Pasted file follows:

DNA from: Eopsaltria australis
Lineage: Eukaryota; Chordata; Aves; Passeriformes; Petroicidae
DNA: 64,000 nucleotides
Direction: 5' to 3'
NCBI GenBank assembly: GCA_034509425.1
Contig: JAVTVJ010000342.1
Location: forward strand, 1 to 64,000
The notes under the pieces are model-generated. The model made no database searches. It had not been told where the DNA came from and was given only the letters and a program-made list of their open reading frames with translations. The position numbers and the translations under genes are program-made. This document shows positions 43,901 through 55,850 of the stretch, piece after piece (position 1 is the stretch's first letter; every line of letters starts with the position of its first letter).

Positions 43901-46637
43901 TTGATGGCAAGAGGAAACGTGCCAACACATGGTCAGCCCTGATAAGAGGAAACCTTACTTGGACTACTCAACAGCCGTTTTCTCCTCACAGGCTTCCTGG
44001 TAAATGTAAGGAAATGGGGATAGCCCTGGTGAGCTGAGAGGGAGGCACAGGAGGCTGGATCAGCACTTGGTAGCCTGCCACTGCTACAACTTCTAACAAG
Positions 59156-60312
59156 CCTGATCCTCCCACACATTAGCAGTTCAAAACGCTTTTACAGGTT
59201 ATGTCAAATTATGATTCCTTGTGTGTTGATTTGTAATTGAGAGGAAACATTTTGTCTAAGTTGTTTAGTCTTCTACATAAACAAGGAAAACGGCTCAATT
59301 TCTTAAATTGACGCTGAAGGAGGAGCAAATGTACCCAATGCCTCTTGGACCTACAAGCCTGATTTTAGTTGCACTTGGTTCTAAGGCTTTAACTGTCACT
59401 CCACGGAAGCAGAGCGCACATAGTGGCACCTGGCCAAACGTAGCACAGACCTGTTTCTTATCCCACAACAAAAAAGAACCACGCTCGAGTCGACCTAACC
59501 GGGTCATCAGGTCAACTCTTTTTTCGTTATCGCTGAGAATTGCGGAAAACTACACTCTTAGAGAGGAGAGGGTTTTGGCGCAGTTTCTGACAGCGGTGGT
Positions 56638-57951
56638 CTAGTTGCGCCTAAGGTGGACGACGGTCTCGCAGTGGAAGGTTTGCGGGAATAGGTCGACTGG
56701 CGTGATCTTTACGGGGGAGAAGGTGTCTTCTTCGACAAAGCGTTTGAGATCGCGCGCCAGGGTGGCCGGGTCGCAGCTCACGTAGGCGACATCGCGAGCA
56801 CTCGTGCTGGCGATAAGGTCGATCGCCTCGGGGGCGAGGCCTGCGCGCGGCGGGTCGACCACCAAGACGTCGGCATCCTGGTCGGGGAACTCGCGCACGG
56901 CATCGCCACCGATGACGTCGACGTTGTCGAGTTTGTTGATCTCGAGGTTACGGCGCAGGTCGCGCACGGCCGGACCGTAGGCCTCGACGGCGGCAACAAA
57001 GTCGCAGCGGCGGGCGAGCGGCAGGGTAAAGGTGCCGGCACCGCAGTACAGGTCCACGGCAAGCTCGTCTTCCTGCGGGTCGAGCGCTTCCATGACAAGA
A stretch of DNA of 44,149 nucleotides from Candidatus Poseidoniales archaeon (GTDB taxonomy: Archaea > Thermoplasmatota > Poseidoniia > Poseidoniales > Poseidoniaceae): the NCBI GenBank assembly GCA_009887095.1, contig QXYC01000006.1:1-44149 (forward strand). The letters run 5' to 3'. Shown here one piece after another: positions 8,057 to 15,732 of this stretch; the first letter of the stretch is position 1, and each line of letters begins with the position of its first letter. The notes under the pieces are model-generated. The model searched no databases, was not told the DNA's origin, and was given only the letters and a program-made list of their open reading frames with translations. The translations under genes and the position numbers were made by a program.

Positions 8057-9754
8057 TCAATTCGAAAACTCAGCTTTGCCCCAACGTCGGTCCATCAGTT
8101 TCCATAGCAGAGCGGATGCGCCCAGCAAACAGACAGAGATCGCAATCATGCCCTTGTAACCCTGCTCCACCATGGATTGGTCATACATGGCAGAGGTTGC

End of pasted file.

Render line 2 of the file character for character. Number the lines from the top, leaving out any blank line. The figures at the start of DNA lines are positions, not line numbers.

Lineage: Eukaryota; Chordata; Aves; Passeriformes; Petroicidae